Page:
By Gina Lee
Investing.com – The dollar was up on Thursday morning in Asia, remaining just below a two-week high ahead of a U.S. jobs report that could provide further clues on when the U.S. Federal Reserve will start scaling back its unprecedented stimulus measures.
The that tracks the greenback against a basket of other currencies inched up 0.02% to 91.308 by 12:33 AM ET (4:33 AM GMT).
The pair edged up 0.16% to 109.36.
The pair was down 0.25% to 0.7728 and the pair inched down 0.07% to 0.7208.
The pair edged up 0.11% to 6.4799.
The pair inched down 0.03% to 1.3899 ahead of the Bank of England handing down its later in the day. Some investors expect the central bank to begin tapering its bond-buying program on the back of a COVID-19 vaccination-driven economic recovery in the U.K.
Recently released, largely positive U.S. economic data has boosted the greenback from a one-month low over the past week. However, investors continue to wonder whether a rise in inflation could force the Fed to change its monetary policy earlier than predicted.
“The dollar is likely to continue to respond to the debate about whether or not the Fed’s view that inflation will be transitory is correct,” Rabobank strategist Jane Foley said in a note.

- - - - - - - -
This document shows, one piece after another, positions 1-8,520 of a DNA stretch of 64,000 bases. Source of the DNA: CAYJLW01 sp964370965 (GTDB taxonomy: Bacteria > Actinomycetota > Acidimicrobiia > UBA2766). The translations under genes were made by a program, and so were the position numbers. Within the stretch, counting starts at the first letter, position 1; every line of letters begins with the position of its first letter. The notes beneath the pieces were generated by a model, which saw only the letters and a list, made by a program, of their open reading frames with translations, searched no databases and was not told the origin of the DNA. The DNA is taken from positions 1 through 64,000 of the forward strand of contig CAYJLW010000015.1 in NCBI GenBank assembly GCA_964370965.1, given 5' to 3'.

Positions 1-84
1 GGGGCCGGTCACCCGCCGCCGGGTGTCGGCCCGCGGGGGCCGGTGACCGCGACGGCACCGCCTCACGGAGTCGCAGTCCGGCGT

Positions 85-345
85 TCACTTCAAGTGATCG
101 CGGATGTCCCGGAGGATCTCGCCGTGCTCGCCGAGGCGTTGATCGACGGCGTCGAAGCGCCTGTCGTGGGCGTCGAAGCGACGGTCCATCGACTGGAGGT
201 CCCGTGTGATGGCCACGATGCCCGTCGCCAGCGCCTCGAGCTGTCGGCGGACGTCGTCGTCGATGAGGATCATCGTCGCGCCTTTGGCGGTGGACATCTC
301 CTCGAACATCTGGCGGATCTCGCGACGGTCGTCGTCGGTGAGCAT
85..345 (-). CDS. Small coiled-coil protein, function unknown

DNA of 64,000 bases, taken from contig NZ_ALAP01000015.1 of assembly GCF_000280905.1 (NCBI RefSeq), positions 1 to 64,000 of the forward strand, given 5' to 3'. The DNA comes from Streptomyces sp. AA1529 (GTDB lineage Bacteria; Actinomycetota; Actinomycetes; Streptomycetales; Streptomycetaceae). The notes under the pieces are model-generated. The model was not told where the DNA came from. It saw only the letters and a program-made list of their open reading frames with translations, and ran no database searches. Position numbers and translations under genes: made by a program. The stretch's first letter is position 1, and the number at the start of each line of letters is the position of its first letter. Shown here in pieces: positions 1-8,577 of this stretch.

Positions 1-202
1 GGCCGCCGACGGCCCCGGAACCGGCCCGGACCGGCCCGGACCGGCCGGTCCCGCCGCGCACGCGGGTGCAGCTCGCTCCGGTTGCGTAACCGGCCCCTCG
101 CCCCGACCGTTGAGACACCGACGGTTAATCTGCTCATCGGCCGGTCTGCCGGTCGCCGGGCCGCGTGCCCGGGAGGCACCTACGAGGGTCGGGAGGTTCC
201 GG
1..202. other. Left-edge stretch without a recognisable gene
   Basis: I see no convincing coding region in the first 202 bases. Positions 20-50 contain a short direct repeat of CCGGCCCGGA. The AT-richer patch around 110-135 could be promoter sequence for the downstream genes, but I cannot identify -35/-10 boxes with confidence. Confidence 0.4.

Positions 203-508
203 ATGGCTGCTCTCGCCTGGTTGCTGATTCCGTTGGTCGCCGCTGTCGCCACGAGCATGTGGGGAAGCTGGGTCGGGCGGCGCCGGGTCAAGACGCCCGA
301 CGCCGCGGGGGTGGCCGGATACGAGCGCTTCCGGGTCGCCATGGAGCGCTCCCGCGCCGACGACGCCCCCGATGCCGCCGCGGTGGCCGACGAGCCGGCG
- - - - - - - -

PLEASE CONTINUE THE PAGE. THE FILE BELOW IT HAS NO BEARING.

With several forecasters predicting a one-million-plus increase in forming part of the employment record, “the dollar may continue to find a good level of support in the near-term” with the currency strengthening to $1.19 per euro over a one-month horizon, she added.
The euro hit the psychologically important $1.20 mark earlier in the day after dropping to $1.1986 during the previous session for the first time since Apr. 19.
Fed Chairman Jerome Powell has so far argued that the labor market is well short of where it needs to be in order to begin talking about tapering asset purchases, with the central bank not looking to raise its benchmark Fed funds rate through 2023.
Powell’s message was corroborated by other Fed officials, three of whom spoke on Wednesday alone. One of them, Boston Fed President , said although inflation will be temporarily distorted in spring 2021 as the U.S. economy works through imbalances caused by COVID-19, it will be short-lived and should not lead to a pullback in monetary policy.
The Fed’s comments follow U.S. Treasury Secretary Janet Yellen’s comment on Tuesday that rate hikes could be necessary to stop the economy from overheating, although she issued a clarification later that day.
“Despite constant reassurances from Yellen and an array of Fed officials that the coming increase in inflation will prove ‘transitory’… markets are evidently a bit more worried,” National Australia Bank (OTC:) strategist Rodrigo Catril said in a note.
In cryptocurrencies, ether traded at $3,462.62 after hitting a record $3,559.97 on Tuesday, while hovered near the $56,755-mark.
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